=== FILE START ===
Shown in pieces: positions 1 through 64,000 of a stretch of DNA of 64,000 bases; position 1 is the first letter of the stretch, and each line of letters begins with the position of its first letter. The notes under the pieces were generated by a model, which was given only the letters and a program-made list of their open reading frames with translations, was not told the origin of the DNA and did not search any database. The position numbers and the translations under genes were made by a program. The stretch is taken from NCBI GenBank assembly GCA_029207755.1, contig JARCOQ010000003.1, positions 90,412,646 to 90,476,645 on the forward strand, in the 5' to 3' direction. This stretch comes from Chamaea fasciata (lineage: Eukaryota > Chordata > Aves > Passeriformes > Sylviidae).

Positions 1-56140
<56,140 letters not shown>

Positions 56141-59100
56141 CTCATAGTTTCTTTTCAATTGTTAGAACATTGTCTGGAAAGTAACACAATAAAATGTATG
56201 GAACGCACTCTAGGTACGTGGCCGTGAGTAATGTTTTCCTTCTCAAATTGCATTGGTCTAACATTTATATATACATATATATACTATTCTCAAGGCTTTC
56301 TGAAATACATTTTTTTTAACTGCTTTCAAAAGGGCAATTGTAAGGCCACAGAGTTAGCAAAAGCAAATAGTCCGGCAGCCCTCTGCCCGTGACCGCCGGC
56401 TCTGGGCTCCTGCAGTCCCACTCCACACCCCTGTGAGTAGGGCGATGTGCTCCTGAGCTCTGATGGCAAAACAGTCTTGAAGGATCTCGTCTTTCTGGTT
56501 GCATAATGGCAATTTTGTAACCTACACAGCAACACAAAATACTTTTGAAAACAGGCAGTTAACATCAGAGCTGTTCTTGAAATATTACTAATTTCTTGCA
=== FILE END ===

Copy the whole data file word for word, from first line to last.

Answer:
Shown in pieces: positions 1 through 64,000 of a stretch of DNA of 64,000 bases; position 1 is the first letter of the stretch, and each line of letters begins with the position of its first letter. The notes under the pieces were generated by a model, which was given only the letters and a program-made list of their open reading frames with translations, was not told the origin of the DNA and did not search any database. The position numbers and the translations under genes were made by a program. The stretch is taken from NCBI GenBank assembly GCA_029207755.1, contig JARCOQ010000003.1, positions 90,412,646 to 90,476,645 on the forward strand, in the 5' to 3' direction. This stretch comes from Chamaea fasciata (lineage: Eukaryota > Chordata > Aves > Passeriformes > Sylviidae).

Positions 1-56140
<56,140 letters not shown>

Positions 56141-59100
56141 CTCATAGTTTCTTTTCAATTGTTAGAACATTGTCTGGAAAGTAACACAATAAAATGTATG
56201 GAACGCACTCTAGGTACGTGGCCGTGAGTAATGTTTTCCTTCTCAAATTGCATTGGTCTAACATTTATATATACATATATATACTATTCTCAAGGCTTTC
56301 TGAAATACATTTTTTTTAACTGCTTTCAAAAGGGCAATTGTAAGGCCACAGAGTTAGCAAAAGCAAATAGTCCGGCAGCCCTCTGCCCGTGACCGCCGGC
56401 TCTGGGCTCCTGCAGTCCCACTCCACACCCCTGTGAGTAGGGCGATGTGCTCCTGAGCTCTGATGGCAAAACAGTCTTGAAGGATCTCGTCTTTCTGGTT
56501 GCATAATGGCAATTTTGTAACCTACACAGCAACACAAAATACTTTTGAAAACAGGCAGTTAACATCAGAGCTGTTCTTGAAATATTACTAATTTCTTGCA